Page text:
Cool Wind In My Hair
An Eagles documentary and an all-day hangover make you ask big questions. Alex Lane takes a trip down a dark, desert highway.
I spent the better part of a recent Saturday laid out on my couch, recovering from a rather rowdy Friday night. Between popping Tylenol, re-hydrating, and cursing my night-before self for her foolishness, I was truly a sight.
In a vain attempt to be able to say I accomplished something, I decided to watch a documentary. They’re educational! Maybe I’d learn something. At the very least, it would help distract me from the brain tunnels that accompany a rough morning after. I was grasping at straws.
So, I started clicking through my options. A while back, I had saved the “History of the Eagles” — a three-plus hour documentary about one of my favorite bands to walk the earth — to my queue. I had postponed the viewing because I wanted to be able to commit the time to these hours of rock and roll history, anecdotes, and film. I’m a sucker for a good story with a killer soundtrack, and the Eagles essentially wrote the book.
In my hungover, slightly delirious state, this seemed like as good a time as any, so I hit play.
Within seconds my living room was filled with the sound of classic Glenn Frey/Don Henley harmonies, and the smooth speaking voice of Randy Meisner. There’s something about rock footage, classic tunes, and old man nostalgia that is just a salve for the soul on these kinds of weekends. And when you’re 25, over-analyzing jobs, love, and life, a little wisdom from an unassuming source is just what the doctor ordered.
Enter: Joe Walsh.
Early in the documentary, Walsh — the bands longtime guitarist — has a talking head that essentially acts as an introduction for the origin story. What he said seemed innocuous and somewhat light in the moment, but in classic Walsh fashion, has seeped into my subconscious and had me thinking.
“As you live your life, it appears to be anarchy and chaos and random events — non-related events — smashing into each other. Causing this situation, and then this happens. And it’s overwhelming and it just looks like ‘what in the world is going on’. Later, when you look back at it, it looks like a finely crafted novel. But at the time…it don’t.”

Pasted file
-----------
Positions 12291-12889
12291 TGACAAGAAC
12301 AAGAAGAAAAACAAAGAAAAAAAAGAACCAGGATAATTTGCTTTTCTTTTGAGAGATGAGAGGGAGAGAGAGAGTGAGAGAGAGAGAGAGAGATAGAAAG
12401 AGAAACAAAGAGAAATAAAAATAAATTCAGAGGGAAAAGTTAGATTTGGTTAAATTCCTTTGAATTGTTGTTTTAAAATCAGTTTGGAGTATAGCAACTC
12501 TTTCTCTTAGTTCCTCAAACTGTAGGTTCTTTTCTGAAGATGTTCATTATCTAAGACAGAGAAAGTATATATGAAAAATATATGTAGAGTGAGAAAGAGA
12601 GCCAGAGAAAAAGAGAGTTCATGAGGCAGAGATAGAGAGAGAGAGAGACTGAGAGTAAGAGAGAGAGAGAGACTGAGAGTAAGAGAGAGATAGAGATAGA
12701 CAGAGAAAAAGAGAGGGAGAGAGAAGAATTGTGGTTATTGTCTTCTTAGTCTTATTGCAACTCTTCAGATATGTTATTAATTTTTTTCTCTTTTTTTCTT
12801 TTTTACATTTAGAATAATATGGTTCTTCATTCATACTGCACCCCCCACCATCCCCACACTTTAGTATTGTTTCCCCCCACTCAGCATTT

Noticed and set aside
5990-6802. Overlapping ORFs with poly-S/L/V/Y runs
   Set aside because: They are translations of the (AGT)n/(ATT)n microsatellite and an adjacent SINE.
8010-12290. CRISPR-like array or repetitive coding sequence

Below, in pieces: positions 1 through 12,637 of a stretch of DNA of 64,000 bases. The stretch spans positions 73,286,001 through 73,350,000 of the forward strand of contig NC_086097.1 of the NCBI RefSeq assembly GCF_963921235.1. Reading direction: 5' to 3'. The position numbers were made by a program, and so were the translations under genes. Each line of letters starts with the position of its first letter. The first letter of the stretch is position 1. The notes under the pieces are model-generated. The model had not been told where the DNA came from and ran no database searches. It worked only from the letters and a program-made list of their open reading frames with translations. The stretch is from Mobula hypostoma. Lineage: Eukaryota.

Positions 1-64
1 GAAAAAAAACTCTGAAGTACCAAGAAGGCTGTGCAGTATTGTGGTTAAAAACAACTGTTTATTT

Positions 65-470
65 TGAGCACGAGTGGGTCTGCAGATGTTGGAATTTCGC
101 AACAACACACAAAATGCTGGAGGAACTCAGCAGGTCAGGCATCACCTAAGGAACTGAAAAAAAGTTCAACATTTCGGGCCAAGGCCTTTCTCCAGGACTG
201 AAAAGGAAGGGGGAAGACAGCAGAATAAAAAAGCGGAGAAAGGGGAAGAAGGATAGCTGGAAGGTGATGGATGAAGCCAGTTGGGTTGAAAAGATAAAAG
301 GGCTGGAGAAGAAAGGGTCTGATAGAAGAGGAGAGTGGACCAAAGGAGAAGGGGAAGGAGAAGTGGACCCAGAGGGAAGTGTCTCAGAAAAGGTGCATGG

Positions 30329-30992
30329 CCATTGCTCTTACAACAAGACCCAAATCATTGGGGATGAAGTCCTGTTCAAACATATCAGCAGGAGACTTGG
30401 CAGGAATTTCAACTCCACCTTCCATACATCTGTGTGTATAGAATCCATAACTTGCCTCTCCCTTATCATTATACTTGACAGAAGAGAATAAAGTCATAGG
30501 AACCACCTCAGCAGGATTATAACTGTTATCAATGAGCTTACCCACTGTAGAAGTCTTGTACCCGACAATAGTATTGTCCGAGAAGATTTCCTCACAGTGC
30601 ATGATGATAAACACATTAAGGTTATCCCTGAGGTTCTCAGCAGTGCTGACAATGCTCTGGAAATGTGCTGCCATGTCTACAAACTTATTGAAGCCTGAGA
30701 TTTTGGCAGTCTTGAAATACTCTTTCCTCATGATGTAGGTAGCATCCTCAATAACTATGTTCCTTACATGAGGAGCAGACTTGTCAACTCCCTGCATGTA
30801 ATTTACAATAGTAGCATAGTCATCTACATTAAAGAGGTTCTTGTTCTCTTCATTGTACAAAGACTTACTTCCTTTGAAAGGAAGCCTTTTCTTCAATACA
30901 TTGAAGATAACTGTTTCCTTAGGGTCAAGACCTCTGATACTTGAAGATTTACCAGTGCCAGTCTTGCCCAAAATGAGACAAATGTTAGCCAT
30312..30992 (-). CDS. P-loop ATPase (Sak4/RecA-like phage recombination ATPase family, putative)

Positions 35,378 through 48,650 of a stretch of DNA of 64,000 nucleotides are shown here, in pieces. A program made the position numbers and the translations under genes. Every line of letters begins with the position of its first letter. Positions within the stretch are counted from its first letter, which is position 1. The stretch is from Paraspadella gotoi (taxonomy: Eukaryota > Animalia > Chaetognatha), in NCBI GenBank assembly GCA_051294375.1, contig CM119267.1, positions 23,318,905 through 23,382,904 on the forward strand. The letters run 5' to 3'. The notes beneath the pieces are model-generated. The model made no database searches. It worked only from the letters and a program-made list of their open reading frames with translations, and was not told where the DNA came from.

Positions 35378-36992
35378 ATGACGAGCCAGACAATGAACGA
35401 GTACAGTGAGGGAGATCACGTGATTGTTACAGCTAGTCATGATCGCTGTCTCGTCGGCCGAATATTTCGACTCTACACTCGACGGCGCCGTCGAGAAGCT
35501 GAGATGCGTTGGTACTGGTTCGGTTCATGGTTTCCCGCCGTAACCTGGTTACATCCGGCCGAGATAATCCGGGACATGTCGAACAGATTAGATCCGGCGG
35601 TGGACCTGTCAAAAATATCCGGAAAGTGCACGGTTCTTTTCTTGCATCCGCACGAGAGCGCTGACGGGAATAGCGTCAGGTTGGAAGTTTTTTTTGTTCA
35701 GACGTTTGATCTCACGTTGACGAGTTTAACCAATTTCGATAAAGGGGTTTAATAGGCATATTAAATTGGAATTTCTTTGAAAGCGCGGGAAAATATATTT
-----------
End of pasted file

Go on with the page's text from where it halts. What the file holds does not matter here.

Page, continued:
I’ve spent the last 24 hours mulling over this idea; this “clarity in retrospect.”
It’s always been so interesting to me that we have no set course for our lives. We’re born without a manual.
We go about our lives, and things happen. Sure, we make decisions, and chart our own course along the way. Manifest destiny, and all that. There are plenty of moments where life presents us with a fork in a road and we get a decision to make. Some of us are strategic, thoughtful, calculated. Some of us go down the path with the prettiest flowers, and the least carved route. It’s all in who you are, both by destiny and by design. We get to write our stories, and — if we’re lucky — they’re long, weaving, and seemingly nonsensical.
I believe there is a bigger plan in the Universe for each of us. It’s always at work, nudging us in some — sometimes seemingly wrong — direction. But it’s always putting us where we’re meant to be.
Think about it: Glenn Frey was from Detroit. Don Henley was from a little town in Texas. Joe Walsh wasn’t even part of the original lineup of the Eagles. There’s no logical reason that they should ever have even met. But the Universe brought them all together. It was all happenstance. And look at what they made together.
From moment to moment, we can think we have all this control and every decision is pivotal, but the reality is, we’re all just people. This is just life. We’re allowed to take risks, and fail. We’re allowed to lean on people, and learn from them. We’re allowed to move our feet, and realize we took a wrong turn. We aren’t perfect, and we weren’t made to be. We can do whatever we want at any moment, screw up or succeed wildly, and the world will spin madly on regardless.
The cool thing, I guess, is that we’re all doing it. We’re all figuring it out together — the failing, the succeeding, the calculations, the decision making.
Like Walsh said, life can get overwhelming and be confusing. But if we take a minute, we can have a little faith that the pain or discomfort is leading to one hell of a rising.
Life is wild. It’s only going to make sense when we look back on it all. All we can do in the meantime is the next right thing, and Take It Easy.